People experiencing homelessness seen laying out in front of a sign that says a new Trump Tower is being built down the road from them.
People homeless in Mumbai in front of a Trump Tower sign. Photo courtesy of PaulNeedham / Flickr

Last week, we learned that Robert Marbut would be named as the executive director of the United States Interagency Council on Homelessness (USICH), a position recently left open by the ousting of Matthew Doherty. USICH is a critical agency created by the McKinney-Vento Homeless Assistance Act with a mandate to “reduce and end homelessness in the nation,” and the National Law Center on Homelessness & Poverty and other groups seeking to end homelessness have worked closely with it. We fear that Marbut’s appointment, coupled with recent damaging and inaccurate rhetoric from the Trump administration, will lead to harmful new policies that will hurt people experiencing homelessness.  

Over the past months, President Donald Trump has called homelessness “a disgrace” and referred to areas of homelessness as a “disgusting slum.” He has also perpetuated false beliefs that homelessness is caused by and directly related to mental illness and drug addiction — even though we know the driving cause of homelessness is the lack of affordable and accessible housing.  

In addition, the White House Council of Economic Advisors recently published a white paper attempting to discredit the proven solution of Housing First, and the administration is poised to issue a new executive order that would potentially increase harmful criminalization practices. We fear that these actions, and the appointment of Marbut, are being used to amplify Trump’s destructive language and to justify the possibility of razing encampments and of so-called “sweeps.”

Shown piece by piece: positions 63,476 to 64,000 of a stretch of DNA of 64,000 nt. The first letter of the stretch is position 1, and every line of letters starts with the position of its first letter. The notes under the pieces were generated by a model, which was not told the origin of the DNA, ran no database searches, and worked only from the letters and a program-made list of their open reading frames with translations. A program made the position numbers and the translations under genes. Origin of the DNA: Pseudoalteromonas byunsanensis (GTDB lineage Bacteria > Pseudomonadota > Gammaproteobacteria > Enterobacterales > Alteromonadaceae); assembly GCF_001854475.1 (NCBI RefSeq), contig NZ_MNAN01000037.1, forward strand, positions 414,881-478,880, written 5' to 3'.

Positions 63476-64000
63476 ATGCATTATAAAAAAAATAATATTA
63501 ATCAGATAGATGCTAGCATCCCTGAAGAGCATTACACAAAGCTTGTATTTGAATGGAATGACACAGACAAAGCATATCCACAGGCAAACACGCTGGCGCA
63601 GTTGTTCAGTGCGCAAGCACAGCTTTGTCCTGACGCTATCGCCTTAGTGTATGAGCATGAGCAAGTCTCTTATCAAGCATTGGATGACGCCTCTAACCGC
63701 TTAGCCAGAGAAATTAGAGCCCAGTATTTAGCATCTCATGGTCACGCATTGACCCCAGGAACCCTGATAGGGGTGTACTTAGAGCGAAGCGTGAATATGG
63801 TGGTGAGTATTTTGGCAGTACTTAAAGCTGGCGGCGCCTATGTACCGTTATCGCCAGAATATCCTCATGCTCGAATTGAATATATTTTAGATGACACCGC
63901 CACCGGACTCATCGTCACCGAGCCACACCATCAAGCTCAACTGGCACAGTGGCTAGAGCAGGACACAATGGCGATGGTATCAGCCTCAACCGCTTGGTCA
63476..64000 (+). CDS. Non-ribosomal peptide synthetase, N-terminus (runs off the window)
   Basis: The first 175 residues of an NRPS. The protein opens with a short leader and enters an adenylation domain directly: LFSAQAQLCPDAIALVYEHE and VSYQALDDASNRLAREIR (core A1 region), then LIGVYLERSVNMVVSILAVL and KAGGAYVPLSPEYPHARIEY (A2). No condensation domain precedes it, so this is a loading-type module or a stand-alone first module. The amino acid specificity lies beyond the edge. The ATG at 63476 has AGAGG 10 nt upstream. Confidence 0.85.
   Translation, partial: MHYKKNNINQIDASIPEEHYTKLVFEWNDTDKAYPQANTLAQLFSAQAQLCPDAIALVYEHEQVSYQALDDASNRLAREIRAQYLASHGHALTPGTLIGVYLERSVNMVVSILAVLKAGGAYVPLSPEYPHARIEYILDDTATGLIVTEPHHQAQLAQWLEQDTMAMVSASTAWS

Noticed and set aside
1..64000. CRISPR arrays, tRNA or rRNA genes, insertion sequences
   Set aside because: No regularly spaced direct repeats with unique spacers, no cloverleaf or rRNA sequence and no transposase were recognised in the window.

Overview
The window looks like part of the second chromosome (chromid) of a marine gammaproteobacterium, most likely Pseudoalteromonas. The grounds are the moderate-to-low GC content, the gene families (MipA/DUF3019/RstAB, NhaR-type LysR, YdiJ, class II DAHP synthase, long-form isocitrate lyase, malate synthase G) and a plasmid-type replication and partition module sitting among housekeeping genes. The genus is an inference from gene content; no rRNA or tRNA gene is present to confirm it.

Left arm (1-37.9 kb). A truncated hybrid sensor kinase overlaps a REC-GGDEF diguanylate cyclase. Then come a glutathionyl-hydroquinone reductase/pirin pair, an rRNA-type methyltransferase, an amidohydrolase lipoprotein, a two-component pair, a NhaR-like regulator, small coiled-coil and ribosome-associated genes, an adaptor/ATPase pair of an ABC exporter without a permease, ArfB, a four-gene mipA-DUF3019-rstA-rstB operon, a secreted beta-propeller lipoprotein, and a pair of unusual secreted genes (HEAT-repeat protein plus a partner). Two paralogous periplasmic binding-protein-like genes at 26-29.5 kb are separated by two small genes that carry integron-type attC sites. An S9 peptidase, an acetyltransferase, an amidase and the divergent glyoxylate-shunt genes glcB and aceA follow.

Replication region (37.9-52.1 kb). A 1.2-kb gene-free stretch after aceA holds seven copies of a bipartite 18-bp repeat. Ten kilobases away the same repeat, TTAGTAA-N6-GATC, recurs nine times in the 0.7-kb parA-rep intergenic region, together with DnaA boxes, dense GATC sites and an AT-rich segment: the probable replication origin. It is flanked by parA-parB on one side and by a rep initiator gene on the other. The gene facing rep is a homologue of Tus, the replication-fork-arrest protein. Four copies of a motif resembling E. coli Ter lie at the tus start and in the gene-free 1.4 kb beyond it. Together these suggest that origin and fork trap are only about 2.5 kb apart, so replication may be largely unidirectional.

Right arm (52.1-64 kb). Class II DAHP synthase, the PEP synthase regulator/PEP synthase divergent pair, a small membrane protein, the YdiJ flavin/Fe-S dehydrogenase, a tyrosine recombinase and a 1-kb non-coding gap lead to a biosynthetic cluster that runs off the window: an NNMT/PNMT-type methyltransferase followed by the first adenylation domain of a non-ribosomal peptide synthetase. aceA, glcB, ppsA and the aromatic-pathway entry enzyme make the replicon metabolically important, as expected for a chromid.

The Law Center is concerned that Doherty’s forced resignation and that Marbut’s appointment are based on politics, not on the well-being of our unhoused neighbors. Marbut has previously worked as a private consultant whose work with cities has been grounded in a criminalization approach that forces homeless persons into “campuses” (including one housed in a former jail) under threat of arrest. This approach is consistent with the administration’s misguided statements that people experiencing homelessness are too comfortable on the street and need to be forced into shelters — which are often non-existent or not appropriate for their needs. 

On Monday, the Law Center released our updated Housing Not Handcuffs 2019 report—showing that the criminalization of homelessness continues to increase throughout the country. This report shows not only how criminalization is ineffective, harmful, and costly, but also how criminalization laws exacerbate homelessness by creating barriers to housing, employment, and services needed to escape life on the streets.  

The updated report also reviews the disparate racial impact of homelessness and disparate impacts on persons with disabilities and the LGBTQ community. The inaccurate belief — reinforced by public commentary like Trump’s — that homelessness is a result of poor life choices, mental illness, and/or drug addiction motivates public calls for a zero-tolerance approach to homelessness; which in turn leads to criminalization laws designed to remove visibly homeless people from public space.  

We fear that the president’s invective — and policies — targeting people of color, immigrants, and LGBTQ communities are already giving license to state and local leaders to increase their efforts to “sweep” homeless people out of public places. At the least, they are inciting misinformed public support of these policies. As our new report shows, this destructive policy trend is increasing, and we are concerned that Marbut’s appointment may worsen the situation.  

However, there are existing and promising policies currently at work across the country —  including key recommendations in Housing Not Handcuffs 2019 and in evidence-based approaches laid out by USICH’s Federal Strategic Plan to End Homelessness. These solutions need to be supported — and housing needs to be recognized as the basic human right that it is — in order to end homelessness. The Law Center will continue to push for Housing Not Handcuffs, for housing-based solutions and against any approach that criminalizes homelessness. We hope USICH will be a partner in this work.  

Maria Foscarinis is founder and executive director of the National Law Center on Homelessness & Poverty.